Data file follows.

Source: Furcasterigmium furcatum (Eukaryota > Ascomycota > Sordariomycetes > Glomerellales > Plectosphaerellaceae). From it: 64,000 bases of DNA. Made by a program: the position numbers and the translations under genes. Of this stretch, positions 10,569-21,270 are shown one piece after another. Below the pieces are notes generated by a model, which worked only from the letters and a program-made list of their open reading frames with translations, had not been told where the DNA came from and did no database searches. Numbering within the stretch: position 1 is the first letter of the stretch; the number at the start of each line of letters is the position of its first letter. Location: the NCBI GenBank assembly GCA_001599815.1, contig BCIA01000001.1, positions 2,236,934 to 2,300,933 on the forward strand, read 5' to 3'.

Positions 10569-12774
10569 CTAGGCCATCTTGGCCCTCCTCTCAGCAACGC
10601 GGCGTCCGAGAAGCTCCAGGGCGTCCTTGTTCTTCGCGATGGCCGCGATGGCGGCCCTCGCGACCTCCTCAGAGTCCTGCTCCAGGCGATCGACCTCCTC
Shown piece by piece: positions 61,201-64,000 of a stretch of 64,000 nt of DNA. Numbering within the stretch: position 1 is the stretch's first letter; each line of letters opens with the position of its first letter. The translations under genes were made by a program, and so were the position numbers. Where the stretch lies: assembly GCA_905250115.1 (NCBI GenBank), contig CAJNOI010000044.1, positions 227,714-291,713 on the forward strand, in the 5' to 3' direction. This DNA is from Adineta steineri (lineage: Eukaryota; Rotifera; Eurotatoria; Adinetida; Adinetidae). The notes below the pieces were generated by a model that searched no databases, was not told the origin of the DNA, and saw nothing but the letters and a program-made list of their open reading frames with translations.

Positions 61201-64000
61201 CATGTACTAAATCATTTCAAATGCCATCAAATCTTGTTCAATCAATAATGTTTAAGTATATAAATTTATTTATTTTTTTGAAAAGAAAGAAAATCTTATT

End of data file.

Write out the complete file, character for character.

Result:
Source: Furcasterigmium furcatum (Eukaryota > Ascomycota > Sordariomycetes > Glomerellales > Plectosphaerellaceae). From it: 64,000 bases of DNA. Made by a program: the position numbers and the translations under genes. Of this stretch, positions 10,569-21,270 are shown one piece after another. Below the pieces are notes generated by a model, which worked only from the letters and a program-made list of their open reading frames with translations, had not been told where the DNA came from and did no database searches. Numbering within the stretch: position 1 is the first letter of the stretch; the number at the start of each line of letters is the position of its first letter. Location: the NCBI GenBank assembly GCA_001599815.1, contig BCIA01000001.1, positions 2,236,934 to 2,300,933 on the forward strand, read 5' to 3'.

Positions 10569-12774
10569 CTAGGCCATCTTGGCCCTCCTCTCAGCAACGC
10601 GGCGTCCGAGAAGCTCCAGGGCGTCCTTGTTCTTCGCGATGGCCGCGATGGCGGCCCTCGCGACCTCCTCAGAGTCCTGCTCCAGGCGATCGACCTCCTC
Shown piece by piece: positions 61,201-64,000 of a stretch of 64,000 nt of DNA. Numbering within the stretch: position 1 is the stretch's first letter; each line of letters opens with the position of its first letter. The translations under genes were made by a program, and so were the position numbers. Where the stretch lies: assembly GCA_905250115.1 (NCBI GenBank), contig CAJNOI010000044.1, positions 227,714-291,713 on the forward strand, in the 5' to 3' direction. This DNA is from Adineta steineri (lineage: Eukaryota; Rotifera; Eurotatoria; Adinetida; Adinetidae). The notes below the pieces were generated by a model that searched no databases, was not told the origin of the DNA, and saw nothing but the letters and a program-made list of their open reading frames with translations.

Positions 61201-64000
61201 CATGTACTAAATCATTTCAAATGCCATCAAATCTTGTTCAATCAATAATGTTTAAGTATATAAATTTATTTATTTTTTTGAAAAGAAAGAAAATCTTATT